Feminism, Sociology and Social Policy

What is the purpose of Sociology/ What kind of things do they research?

Feminists generally focus on researching gender inequalities

Liberal Feminism traditionally focussed on achieving political and economic equality for women

Contemporary Feminism focusses on issues of domestic violence, the Pornification of Culture and the Beauty Myth, sex trafficking and the persistence of inequalities in work and politics

How has the government/ political parties used data from this type of research?

SUCCESSIVE UK GOVERNMENTS HAVE BEEN FORCED TO LISTEN TO FEMINISM –

Policies promoting gender equality include

  • The vote (obviously) (1918 and 28)

  • The divorce act (1969)

  • The equal pay act (1972)

  • Rape in marriage made illegal (1991)

  • The Paternity Act (2011)

HOWEVER: The current government seems to want to reverse women’s rights –

  • 70% of the government cuts fall on women

  • Prominent MPs such as Nadine Dories want to reduce the time limit for abortion, giving women less control over their bodies.

Interactionism, Sociology and Social Policy

What is the purpose of Sociology/ What kind of things do they research?

According to Interactionists, research should be smaller scale and focus on micro level interactions. It should aim to achieve Verstehen. Traditionally research has focussed on process such as labelling and the self-fulfilling prophecy, often taking the side of underdog (the powerless in society) – a good example of which is Venkatesh’s sympathetic account of Crack dealers in Chicago.

How has the government/ political parties used data from this type of research?

Interactionists such as Becker criticise the government as being THE Source of labels – people in government label people not like them as ‘problems’.

The government doesn’t tend to use interactionist research – It tends to be too critical and too supportive of deviants, and in any case it’s too small scale to be of interest.

However there are some exceptions –

o Research on the extent of police labelling – Prompted compulsory multiculturalism training in the police

o Ditto for training school teachers and other ‘state workers’.

The New Right and Social Policy

What is the purpose of Sociology/ What kind of things do they research?

The New Right believe that the state should have minimal involvement in society. In particular they opposed to using state provision of welfare to deal with social problems. In their view, state intervention in areas such as family life and education robs people of their freedom and undermines their sense of responsibility. This in turn leads to greater problems such as crime and delinquency.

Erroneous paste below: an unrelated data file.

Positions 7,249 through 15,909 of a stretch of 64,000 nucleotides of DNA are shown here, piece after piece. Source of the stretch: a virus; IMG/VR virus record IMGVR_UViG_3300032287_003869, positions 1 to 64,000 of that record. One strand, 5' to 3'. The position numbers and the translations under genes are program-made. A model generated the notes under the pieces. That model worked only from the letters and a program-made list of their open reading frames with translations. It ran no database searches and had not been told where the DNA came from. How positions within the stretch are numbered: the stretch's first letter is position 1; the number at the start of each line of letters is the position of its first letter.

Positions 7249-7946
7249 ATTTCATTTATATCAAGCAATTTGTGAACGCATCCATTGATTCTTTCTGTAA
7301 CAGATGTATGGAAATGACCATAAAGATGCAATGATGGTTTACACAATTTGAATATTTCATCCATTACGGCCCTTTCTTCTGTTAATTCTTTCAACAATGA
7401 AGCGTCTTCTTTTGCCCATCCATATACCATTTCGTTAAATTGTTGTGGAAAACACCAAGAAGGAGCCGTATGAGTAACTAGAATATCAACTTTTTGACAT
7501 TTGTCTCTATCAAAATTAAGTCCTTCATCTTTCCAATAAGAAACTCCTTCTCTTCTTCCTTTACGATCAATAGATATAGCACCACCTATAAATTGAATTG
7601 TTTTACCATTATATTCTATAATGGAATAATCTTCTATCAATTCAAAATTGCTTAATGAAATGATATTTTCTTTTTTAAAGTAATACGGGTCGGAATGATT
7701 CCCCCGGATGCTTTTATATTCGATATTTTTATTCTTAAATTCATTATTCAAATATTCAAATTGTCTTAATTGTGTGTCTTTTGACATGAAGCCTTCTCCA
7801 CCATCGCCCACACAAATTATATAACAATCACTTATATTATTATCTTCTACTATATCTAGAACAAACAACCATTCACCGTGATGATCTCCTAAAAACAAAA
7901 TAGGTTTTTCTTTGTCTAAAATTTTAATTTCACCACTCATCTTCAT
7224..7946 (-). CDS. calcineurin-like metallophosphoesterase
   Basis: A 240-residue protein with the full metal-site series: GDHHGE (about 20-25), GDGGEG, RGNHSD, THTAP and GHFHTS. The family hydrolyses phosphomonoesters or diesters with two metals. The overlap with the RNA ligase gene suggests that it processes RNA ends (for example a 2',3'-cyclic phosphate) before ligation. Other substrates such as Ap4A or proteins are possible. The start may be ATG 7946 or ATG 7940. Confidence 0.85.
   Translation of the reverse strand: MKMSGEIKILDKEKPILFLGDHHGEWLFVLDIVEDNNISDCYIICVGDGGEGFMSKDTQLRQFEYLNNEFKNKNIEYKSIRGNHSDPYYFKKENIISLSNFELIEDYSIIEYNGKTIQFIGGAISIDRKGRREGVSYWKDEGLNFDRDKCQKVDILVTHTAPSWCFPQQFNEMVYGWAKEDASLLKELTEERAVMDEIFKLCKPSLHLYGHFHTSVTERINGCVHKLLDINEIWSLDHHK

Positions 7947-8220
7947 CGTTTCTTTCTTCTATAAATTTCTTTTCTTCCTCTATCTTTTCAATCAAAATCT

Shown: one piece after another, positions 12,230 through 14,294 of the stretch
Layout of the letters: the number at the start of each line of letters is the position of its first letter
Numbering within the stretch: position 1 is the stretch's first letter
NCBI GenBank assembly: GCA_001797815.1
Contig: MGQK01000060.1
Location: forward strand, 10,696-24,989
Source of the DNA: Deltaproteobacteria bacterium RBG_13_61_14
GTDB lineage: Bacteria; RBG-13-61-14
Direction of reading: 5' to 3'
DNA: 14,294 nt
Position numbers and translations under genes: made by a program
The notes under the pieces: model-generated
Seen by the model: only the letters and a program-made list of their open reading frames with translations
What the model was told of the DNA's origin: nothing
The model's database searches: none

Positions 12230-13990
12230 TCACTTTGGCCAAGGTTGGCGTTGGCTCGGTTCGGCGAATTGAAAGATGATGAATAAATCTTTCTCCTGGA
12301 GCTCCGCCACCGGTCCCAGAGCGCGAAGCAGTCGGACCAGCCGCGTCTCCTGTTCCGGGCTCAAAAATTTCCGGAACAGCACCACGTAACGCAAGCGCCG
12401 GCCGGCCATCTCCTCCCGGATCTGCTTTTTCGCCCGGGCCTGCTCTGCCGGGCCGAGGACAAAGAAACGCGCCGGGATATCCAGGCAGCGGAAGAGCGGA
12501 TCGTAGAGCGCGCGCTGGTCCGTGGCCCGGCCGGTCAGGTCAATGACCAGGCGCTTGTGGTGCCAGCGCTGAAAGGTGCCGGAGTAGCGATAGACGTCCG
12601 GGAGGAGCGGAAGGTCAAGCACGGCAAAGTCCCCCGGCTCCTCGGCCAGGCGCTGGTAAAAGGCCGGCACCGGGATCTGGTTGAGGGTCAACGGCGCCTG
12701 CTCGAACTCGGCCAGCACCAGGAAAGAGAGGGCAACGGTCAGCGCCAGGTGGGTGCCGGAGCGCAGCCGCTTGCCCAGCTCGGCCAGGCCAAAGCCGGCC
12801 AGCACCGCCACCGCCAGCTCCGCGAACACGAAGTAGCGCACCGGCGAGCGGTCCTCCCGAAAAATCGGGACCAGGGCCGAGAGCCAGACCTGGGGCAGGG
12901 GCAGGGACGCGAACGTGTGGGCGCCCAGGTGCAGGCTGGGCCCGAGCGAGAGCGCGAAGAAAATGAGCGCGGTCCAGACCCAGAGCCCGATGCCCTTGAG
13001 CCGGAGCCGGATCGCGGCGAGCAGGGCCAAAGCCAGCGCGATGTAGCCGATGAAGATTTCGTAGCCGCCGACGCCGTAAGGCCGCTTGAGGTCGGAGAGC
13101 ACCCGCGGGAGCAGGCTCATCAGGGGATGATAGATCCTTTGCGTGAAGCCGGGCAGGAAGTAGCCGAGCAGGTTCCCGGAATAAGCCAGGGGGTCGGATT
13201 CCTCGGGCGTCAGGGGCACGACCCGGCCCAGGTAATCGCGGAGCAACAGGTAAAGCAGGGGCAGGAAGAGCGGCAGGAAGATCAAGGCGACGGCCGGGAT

One classic New Right Theory is Charles Murrays’ view of the underclass – Murray argues that overly generous welfare benefits and council housing have encouraged ‘perverse incentives’ and lead to the growth of over a million people in the UK who are now dependent on state hand-outs – This includes hundreds of thousands of lone mothers, abandoned by feckless, irresponsible fathers, all made possible because these people know that if they don’t take responsibility, the state will just pay for them.

The New Right point out that there is a very strong correlation between being long term unemployed and social problems such as binge drinking and crime.

How has the government/ political parties used data from this type of research?

THE CURRENT UK GOVERNMENT IS THE NEW RIGHT (as was the last one, and the one before that)

Breakdown Britain (2007) – A report by a Conservative think tank proposes a number of social policies designed to tackle these problems – such as

  • Cutting unemployment benefit to make it less attractive

  • Tax incentives for married rather than cohabiting couples as married families are more stable than cohabiting ones.

  • Marriage preparation and parenting classes where required.

In addition to the above, New Right thinking was responsible for ‘Right Realism’ and ‘Broken Windows’ theory – The only exception to their theory that the state should do less is that it should provide strong law and order – to help communities that suffer from low levels of social control and to clamp down heavily on those who break the law with Zero Tolerance Policing techniques.

Related Posts

Social Policy and The Family